Ethiopia’s prime minister has acknowledged for the first time that troops from neighbouring Eritrea have been in the Tigray region following the outbreak of conflict in November.
For months both countries have denied that troops crossed the border.
Abiy Ahmed told MPs that Eritrean forces came fearing they would be attacked by Tigray’s regional fighters.
The conflict began after the Tigray People’s Liberation Front (TPLF) captured military bases in the region.
The TPLF had been the ruling party in the northern Ethiopian region, but had a massive fall-out with Mr Abiy over the future of Ethiopia’s ethnically based federal system and its role in government.
Hundreds of thousands of people have fled their homes in Tigray over the last five months.
Despite the TPLF being ousted from power in Tigray at the end of November and Mr Abiy declaring that the conflict was over, fighting is continuing in parts of the region.
What was Eritrea’s involvement?
Mr Abiy, a former Nobel Peace Prize winner, did not admit Eritrean soldiers had been deployed in Ethiopian towns.
Rights groups allege Eritrean soldiers have committed atrocities in towns like Aksum, which include killing unarmed civilians, raping women and the widespread looting of public and private properties.
The prime minister told parliament that Eritrea had said its soldiers were acting to secure the border, taking over trenches there abandoned by Ethiopian soldiers who had gone off to fight.
He said he had spoken to Eritrean officials about allegations that soldiers from Eritrea had carried out atrocities in Tigray.
“After the Eritrean army crossed the border and was operating in Ethiopia, any damage it did to our people was unacceptable,” the AFP news agency quotes him as saying.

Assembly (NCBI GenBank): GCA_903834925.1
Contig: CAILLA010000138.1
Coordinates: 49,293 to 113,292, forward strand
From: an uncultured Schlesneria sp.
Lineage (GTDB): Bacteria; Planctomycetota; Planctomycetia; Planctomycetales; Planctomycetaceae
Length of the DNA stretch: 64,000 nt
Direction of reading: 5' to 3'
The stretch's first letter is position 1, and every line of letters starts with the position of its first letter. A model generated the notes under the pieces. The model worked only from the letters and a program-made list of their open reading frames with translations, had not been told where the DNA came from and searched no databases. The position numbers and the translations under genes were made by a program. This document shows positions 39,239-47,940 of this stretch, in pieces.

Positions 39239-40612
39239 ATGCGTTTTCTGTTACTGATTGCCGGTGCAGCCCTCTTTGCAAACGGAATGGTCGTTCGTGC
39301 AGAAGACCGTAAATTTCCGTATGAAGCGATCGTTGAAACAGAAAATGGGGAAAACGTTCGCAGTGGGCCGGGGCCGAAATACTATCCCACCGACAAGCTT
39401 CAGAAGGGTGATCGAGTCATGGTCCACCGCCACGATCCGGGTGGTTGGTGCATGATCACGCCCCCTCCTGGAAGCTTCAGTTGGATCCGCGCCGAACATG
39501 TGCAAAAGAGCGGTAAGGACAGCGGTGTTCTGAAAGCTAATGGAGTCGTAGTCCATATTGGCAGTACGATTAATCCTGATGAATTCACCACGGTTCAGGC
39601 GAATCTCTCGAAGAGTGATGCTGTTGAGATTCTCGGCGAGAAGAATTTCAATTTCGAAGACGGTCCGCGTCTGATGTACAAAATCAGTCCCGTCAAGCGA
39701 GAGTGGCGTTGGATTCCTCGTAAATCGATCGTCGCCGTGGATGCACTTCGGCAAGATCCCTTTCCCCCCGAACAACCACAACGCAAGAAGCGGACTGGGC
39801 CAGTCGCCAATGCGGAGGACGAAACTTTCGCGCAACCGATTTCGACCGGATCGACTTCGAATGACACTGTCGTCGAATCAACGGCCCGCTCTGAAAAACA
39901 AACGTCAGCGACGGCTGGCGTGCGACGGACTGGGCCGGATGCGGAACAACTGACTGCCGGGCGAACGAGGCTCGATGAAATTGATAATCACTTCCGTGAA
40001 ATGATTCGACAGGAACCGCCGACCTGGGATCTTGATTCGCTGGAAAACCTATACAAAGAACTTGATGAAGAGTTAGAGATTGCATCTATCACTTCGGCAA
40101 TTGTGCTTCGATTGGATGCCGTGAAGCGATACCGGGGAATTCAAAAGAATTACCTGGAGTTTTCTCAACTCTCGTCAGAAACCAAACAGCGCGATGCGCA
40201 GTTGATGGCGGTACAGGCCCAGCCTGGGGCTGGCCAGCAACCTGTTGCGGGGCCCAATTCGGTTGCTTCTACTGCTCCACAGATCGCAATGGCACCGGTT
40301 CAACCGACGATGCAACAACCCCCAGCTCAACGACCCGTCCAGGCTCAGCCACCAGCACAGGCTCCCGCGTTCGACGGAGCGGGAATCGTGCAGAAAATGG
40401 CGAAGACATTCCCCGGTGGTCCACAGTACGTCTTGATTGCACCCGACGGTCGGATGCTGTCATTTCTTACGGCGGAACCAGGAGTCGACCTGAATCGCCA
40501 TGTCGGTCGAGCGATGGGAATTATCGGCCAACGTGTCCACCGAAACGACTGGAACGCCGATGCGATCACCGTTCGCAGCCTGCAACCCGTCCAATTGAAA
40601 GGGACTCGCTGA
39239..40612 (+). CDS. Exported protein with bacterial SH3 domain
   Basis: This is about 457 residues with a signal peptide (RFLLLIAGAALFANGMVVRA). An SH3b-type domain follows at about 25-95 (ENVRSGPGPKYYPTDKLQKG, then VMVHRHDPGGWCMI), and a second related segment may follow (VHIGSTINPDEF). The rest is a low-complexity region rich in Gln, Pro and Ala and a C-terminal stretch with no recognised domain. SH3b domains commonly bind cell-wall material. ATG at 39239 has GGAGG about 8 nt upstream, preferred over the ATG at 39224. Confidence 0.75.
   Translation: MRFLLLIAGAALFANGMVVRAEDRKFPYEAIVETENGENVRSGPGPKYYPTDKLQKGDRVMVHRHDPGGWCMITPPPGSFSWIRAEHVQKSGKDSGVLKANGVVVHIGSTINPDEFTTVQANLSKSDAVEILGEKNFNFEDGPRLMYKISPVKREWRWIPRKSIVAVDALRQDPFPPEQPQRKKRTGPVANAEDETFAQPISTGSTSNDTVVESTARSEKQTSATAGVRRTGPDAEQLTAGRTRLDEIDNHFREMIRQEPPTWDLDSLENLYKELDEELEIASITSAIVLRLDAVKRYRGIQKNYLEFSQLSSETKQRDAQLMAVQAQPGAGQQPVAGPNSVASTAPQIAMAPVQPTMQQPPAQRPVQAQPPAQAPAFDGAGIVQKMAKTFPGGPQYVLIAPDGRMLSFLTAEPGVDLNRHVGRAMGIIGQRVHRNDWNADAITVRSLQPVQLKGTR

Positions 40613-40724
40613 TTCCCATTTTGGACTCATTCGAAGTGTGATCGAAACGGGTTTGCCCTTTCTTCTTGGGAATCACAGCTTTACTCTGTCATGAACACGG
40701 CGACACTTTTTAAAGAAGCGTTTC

His Twitter account added: “Reports indicate that atrocities have been committed in Tigray region.
“Regardless of the TPLF propaganda of exaggeration, any soldier responsible for raping our women and looting communities in the region will be held accountable as their mission is to protect.”
Analysis: What’s behind this U-turn?
By Will Ross, BBC World Service Africa editor
To many observers it has long been clear that Mr Abiy struck a deal with Eritrea’s President Isaias Afwerki to combine forces and oust a common enemy – the regional TPLF government in Tigray. But to deflect criticism both capitals denied that Eritrean soldiers were inside Tigray.
Mr Abiy was describing the conflict as an internal law and order issue in a bid to stave off international criticism. He told the UN chief that Eritrean soldiers had only gone to disputed areas close to the border, which Ethiopia had already agreed to hand over.
The prime minister would also have had a tough job convincing all Ethiopians that inviting in Eritrean troops was a good idea – despite the 2018 peace agreement people still have bitter memories of the devastating border war the two countries fought from 1998 to 2000.
But with so many reports of sightings of Eritrean soldiers and unrelenting allegations of human rights abuses and looting in villages and towns, the pretence has become impossible to keep up – hence Mr Abiy’s U-turn.
He chose his words carefully – never mentioning their presence in the towns of Tigray. Instead he referred to the border area – the extent of which is open to interpretation. He also quoted Eritrean officials as saying the soldiers would leave as soon as Ethiopia’s army could control the trenches along the frontier.
There was another admission as a result of the growing weight of evidence. Mr Abiy also – on behalf of both countries – condemned any atrocities that had taken place. Slowly but surely the gruesome truth is coming out.
Are the atrocities being investigated?
Last week, the UN said it would work with the state-linked Ethiopian Human Rights Commission to investigate reports of the indiscriminate killing of civilians and widespread sexual abuse.
The US has described the violence in Tigray as ethnic cleansing. It has also demanded the withdrawal of Eritrean forces.
Eritrea has dismissed accusations of abuses – in particular those detailed in Aksum – as “preposterous” and “fabricated”.
At the end of November, Mr Abiy had told parliament that “not a single civilian was killed” during the conflict.
A communications and electricity blackout and restricted access to Tigray has meant reports of what has gone on have been slow to emerge.